Where is the hero pay for the AMR ambulance service, the Santa Barbara City Fire Department, the Santa Barbara Police Department, nurses, bus drivers, train conductors, trash collectors? The list goes on and on and is a Pandora’s Box. Especially in this time of give-ways.
Fourteen months later, why the push for the hero pay? Does our City Council always walk to the beat of another’s drum?
Since “we are told” this is happening in other towns, is this why they are following someone else’s pied piper? Where are the ideas specific for our town? Why is our City Council so lackluster?
How many seats are up for election in November? Three City Council seats and the mayor. Doesn’t anyone want to see change in our local government leaders?
Didn’t the grocery stores do anything and everything they could to create a safe environment? They implemented distancing, cleaning, plexiglass shields, limiting customers and seniors’ hours, etc.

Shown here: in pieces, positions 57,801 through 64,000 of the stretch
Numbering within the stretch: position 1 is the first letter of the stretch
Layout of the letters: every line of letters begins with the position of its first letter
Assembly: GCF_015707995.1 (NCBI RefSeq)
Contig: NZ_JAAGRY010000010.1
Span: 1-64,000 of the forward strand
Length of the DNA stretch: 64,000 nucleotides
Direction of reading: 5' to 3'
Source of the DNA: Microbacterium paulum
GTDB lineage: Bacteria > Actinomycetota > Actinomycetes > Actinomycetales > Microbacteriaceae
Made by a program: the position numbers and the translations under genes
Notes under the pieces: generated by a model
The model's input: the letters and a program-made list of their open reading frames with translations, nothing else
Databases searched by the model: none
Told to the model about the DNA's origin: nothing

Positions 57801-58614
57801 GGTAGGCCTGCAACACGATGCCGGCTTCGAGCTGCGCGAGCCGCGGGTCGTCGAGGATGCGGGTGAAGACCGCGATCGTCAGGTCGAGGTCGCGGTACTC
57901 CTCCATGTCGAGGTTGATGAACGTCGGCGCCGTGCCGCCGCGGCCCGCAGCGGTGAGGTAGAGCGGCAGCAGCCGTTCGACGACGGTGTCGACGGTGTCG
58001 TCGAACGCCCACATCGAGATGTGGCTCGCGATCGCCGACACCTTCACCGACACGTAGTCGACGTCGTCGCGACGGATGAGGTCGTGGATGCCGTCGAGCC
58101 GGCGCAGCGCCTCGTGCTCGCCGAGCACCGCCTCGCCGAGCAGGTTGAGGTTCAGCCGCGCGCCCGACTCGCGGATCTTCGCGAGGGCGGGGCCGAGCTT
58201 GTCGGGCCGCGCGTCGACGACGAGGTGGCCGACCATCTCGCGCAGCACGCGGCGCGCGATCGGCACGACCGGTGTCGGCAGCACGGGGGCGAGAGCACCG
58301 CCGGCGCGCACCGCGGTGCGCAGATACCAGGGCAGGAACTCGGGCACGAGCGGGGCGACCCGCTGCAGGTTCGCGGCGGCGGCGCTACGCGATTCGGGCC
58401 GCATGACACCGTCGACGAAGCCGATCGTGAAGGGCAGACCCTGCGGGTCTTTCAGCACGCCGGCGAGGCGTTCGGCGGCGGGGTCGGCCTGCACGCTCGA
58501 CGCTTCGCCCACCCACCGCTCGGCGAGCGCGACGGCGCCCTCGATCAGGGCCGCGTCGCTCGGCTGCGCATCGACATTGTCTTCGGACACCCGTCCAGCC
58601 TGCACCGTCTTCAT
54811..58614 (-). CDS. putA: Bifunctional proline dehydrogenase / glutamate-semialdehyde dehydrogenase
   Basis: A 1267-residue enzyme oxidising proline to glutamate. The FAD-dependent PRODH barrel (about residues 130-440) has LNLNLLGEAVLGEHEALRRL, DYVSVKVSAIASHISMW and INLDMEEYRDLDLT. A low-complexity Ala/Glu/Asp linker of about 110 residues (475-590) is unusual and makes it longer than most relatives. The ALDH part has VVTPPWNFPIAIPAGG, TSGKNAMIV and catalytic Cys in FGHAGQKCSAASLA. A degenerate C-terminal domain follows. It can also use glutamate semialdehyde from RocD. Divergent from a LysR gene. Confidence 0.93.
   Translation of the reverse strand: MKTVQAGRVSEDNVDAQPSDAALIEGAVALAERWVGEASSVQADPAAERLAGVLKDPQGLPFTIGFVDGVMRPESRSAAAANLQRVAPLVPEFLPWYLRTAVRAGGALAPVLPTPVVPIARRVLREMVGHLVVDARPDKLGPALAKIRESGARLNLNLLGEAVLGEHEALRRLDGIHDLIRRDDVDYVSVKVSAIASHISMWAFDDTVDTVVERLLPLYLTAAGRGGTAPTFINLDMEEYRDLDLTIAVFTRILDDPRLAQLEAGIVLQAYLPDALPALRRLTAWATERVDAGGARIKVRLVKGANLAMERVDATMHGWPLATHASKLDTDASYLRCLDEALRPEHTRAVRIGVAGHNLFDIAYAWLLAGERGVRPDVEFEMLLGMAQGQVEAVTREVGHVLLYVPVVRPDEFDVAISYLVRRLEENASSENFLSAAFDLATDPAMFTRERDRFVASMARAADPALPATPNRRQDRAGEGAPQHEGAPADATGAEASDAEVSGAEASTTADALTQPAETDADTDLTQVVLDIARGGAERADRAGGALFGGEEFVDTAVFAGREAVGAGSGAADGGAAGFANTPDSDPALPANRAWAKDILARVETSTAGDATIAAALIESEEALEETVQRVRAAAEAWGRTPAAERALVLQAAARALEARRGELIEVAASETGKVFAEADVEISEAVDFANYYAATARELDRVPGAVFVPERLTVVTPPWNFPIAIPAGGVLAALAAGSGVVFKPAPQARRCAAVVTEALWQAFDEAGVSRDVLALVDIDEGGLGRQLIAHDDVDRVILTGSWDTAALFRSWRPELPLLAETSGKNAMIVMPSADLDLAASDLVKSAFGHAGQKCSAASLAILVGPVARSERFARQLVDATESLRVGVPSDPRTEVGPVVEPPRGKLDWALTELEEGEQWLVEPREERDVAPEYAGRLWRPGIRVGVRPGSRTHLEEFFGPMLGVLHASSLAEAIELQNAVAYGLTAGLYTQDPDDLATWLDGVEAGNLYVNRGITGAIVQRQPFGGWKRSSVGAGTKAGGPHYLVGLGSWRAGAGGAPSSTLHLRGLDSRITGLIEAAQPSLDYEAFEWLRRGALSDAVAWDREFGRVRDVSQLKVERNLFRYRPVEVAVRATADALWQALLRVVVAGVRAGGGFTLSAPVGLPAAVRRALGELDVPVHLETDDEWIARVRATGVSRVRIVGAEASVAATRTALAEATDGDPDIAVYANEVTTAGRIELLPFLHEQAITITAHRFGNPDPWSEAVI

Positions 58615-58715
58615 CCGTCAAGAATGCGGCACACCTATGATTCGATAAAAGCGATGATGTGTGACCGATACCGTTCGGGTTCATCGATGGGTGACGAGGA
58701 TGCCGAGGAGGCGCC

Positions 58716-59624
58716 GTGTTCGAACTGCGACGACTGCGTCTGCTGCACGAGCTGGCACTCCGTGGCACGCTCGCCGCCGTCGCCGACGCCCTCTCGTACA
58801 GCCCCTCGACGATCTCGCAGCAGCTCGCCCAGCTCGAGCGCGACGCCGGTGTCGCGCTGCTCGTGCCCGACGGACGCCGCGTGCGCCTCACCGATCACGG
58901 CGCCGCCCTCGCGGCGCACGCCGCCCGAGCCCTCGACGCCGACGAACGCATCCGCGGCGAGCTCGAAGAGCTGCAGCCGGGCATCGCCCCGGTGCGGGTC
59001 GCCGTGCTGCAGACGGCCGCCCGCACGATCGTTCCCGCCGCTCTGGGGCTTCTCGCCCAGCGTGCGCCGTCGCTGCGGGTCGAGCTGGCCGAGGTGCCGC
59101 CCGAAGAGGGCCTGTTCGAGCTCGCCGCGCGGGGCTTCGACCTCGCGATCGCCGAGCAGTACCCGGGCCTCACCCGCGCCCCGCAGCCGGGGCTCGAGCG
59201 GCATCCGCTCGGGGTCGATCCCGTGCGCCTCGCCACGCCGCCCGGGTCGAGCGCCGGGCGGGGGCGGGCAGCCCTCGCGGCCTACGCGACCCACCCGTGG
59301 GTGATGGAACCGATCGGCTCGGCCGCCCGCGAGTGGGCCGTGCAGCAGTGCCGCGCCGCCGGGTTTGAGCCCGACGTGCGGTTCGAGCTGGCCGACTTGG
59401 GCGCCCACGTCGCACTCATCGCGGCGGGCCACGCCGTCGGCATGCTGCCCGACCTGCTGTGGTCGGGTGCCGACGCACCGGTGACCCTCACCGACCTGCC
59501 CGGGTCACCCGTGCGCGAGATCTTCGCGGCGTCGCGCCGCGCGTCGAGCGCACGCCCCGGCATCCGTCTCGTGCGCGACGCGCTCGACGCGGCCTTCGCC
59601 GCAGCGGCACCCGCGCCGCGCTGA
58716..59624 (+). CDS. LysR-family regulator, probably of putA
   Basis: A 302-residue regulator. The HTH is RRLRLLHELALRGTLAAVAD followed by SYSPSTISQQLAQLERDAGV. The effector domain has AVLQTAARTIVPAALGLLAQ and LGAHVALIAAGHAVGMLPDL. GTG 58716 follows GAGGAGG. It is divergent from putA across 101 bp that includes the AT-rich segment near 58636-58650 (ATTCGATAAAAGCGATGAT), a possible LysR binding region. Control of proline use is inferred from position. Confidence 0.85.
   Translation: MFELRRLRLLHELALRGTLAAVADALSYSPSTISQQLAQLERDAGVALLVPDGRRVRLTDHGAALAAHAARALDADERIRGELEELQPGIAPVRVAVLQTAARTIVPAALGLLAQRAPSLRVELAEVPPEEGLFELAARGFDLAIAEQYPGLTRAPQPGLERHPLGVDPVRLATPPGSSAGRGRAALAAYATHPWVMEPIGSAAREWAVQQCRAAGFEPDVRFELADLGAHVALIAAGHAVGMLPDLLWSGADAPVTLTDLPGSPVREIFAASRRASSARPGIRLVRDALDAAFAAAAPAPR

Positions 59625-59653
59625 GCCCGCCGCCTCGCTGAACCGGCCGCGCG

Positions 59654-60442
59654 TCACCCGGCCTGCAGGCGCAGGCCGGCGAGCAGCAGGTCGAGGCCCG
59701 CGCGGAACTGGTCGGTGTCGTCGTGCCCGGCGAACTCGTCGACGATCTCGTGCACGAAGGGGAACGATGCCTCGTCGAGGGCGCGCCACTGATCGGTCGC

The grocery stores were already made targets of the City Council by way of the (walk-away) Shopping Cart Ordinance — something that is not the store’s fault, but again a fall out from the transient population and the people without cars who must get their groceries home.
Of course, who is promoting this?
It’s the same City Council who also asked for the Public Labor Agreement. Remember, city infrastructure contracts for over $5 million must use union labor. No locals need apply if not a union member.
Our City Council appears to be anti-corporation. We ask: What is the difference?
And our City Council used valuable time and discourse to banter about the location of the “State of the City” and where it would be held. Really? It’s tragically laughable that the council spent time on this.